Diffusion is closely related to talk of convergence , harmonisation , or unification of laws. Western traditions of legal scholarship have been largely text-and-doctrine focused, and unempirical.
Insofar as talk and claims about diffusion, harmonisation, and convergence tend to be text-oriented, they only tell us about surface phenomena . They tell us little about how imported legal ideas are interpreted, applied, used, manipulated, enforced, avoided, or changed.
“ Surface law ” is not necessarily law that is only on the surface; rather it is law about which we have little information about how it operates in practice.
8. Belief pluralism
There are strong strains of universalism in the Western traditions of ethics — as exemplified by natural law, Kantianism, utilitarianism, and some versions of human rights theory — which have to confront the social facts of differing belief systems, cosmologies, cultural values, ideologies etc. ( Belief pluralism ).
One of the main challenges facing the human race in a situation of increasing interdependence is how to construct institutions and processes that promote co-existence and co-operation between peoples with very different cosmologies and values.
9. A secular age?
Modern Western state law, public international law, and human rights law are often said to be “secular”. This is ambiguous. It may mean unreligious (agnostic, atheist, antireligious) or it may mean that it is based on ideas of religious toleration and an impartial secular state.
Human rights are sometimes presented as an ideology for “ a secular age ”. From a global perspective demographers of religion tell us that we live in an age of religious revival rather than decline.
Documents such as the Universal Declaration of Human Rights are only likely to be stable if the adherents of different religions and belief systems are persuaded that they are supported by their own religious or other premises.
This makes internal dialogue and the doctrines on how non-believers should be treated as significant as universalist justifications.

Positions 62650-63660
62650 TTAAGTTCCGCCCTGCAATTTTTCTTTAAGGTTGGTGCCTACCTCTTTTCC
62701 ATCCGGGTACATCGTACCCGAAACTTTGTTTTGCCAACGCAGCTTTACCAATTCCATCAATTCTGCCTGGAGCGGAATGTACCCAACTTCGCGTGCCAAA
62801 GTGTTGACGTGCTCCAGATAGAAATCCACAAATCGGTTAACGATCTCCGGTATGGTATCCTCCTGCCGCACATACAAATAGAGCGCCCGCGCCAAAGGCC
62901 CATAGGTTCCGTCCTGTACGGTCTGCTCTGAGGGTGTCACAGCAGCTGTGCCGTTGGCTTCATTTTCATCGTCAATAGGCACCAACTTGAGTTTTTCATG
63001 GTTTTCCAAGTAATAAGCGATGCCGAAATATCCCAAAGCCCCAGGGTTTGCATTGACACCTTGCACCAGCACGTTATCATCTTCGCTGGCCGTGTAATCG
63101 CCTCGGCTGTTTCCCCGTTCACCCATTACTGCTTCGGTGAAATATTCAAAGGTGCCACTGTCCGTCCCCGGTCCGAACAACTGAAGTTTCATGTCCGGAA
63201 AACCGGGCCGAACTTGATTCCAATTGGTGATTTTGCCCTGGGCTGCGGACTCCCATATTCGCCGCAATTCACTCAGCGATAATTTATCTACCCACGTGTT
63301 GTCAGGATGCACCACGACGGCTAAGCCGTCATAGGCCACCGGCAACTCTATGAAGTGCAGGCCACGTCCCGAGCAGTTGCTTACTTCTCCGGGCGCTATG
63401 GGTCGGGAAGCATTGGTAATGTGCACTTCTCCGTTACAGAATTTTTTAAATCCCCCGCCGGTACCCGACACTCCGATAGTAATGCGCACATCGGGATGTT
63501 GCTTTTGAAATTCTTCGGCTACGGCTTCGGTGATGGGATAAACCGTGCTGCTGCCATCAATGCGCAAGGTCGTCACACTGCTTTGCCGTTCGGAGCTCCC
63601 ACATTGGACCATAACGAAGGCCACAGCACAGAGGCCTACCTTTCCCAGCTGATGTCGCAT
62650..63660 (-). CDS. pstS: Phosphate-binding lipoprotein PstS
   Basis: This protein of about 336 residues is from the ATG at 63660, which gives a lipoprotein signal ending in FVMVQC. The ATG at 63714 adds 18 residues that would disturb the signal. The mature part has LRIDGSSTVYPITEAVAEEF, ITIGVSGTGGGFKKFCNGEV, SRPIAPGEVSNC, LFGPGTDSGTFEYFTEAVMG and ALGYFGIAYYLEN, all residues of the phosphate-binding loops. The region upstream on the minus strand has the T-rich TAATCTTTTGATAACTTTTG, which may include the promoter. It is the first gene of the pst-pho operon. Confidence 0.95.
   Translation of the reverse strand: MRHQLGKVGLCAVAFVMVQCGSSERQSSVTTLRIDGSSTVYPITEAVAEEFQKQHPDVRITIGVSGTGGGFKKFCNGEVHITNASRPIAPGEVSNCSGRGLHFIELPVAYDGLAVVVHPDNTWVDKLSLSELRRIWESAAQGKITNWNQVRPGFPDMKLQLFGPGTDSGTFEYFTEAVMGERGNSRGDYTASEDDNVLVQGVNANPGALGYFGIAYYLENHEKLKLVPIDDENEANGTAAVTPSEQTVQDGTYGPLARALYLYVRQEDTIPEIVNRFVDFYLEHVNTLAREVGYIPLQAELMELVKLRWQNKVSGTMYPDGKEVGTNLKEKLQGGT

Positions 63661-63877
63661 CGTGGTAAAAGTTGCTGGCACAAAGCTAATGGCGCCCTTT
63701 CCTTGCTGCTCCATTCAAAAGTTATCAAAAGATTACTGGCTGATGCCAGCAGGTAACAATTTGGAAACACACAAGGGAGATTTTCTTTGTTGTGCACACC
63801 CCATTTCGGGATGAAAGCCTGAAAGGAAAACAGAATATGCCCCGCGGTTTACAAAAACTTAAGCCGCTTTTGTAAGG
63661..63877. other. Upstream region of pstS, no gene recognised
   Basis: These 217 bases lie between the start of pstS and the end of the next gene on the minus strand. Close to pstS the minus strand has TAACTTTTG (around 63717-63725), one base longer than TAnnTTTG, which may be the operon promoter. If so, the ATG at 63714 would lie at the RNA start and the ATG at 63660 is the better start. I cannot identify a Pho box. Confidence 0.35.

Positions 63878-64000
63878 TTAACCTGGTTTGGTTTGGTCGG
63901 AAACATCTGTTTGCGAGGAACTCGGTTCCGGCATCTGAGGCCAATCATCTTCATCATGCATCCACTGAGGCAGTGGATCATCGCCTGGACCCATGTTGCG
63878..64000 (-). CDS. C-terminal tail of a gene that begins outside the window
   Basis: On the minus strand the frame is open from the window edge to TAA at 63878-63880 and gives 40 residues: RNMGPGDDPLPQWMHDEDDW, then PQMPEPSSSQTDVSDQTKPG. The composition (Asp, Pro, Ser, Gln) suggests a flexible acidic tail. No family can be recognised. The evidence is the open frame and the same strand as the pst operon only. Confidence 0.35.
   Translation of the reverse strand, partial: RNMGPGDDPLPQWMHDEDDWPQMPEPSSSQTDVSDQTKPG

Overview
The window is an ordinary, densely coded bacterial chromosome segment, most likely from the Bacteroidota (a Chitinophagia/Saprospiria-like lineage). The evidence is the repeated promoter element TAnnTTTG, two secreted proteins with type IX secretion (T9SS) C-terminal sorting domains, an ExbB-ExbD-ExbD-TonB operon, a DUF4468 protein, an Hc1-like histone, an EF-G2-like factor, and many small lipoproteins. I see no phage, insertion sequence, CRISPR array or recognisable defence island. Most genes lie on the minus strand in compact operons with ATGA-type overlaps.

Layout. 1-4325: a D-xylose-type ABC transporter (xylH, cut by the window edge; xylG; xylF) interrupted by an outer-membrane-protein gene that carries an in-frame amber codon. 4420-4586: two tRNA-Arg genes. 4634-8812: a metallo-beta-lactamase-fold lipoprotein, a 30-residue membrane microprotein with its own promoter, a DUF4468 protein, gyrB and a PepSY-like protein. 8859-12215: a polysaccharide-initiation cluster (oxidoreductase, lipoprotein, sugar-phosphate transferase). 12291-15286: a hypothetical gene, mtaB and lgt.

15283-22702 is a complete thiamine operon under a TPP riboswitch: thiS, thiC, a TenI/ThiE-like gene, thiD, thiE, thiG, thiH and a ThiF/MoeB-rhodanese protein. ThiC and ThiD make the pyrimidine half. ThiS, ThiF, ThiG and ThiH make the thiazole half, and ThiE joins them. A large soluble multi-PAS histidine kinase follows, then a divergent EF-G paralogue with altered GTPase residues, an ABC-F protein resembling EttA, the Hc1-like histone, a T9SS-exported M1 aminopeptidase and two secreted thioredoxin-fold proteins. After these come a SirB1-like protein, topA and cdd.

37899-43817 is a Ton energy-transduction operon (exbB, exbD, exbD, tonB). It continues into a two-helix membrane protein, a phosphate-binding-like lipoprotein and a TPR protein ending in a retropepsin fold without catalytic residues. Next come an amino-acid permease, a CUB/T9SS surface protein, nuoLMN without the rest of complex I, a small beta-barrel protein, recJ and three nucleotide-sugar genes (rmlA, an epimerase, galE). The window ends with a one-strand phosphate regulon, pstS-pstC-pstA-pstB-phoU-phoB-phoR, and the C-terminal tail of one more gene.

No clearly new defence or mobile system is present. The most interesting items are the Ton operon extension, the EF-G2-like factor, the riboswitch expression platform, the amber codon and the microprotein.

Our Western traditions of academic law and legal practice, parochially focused on the municipal laws of our own societies, have exhibited very little interest in non-Western legal traditions and cultures.
Collectively we have been largely indifferent to, unaware of and fundamentally ignorant about non-Western legal ideas and practices and the concerns and interests underlying them or the languages in which they are expressed.
So are we qualified to prescribe global solutions?
Conclusion: what we can and cannot do
Adopting a global perspective highlights a number of challenges to some widespread assumptions in our Western traditions of legal scholarship and legal practice.
A global perspective can help us to recognise the diversity and complexity of systems of ordering human relations in the world and to accept that we are not uniquely at its centre.
Den Haag is not the centre of the world and “we” — mainly a bunch of Western jurists — cannot on our own prescribe solutions for the world’s problems. But we can and should think about how the complex processes of globalisation bear upon our own situations and ideas and what we can bring to the table to negotiate stable and acceptable responses to transnational, supranational and genuinely global issues.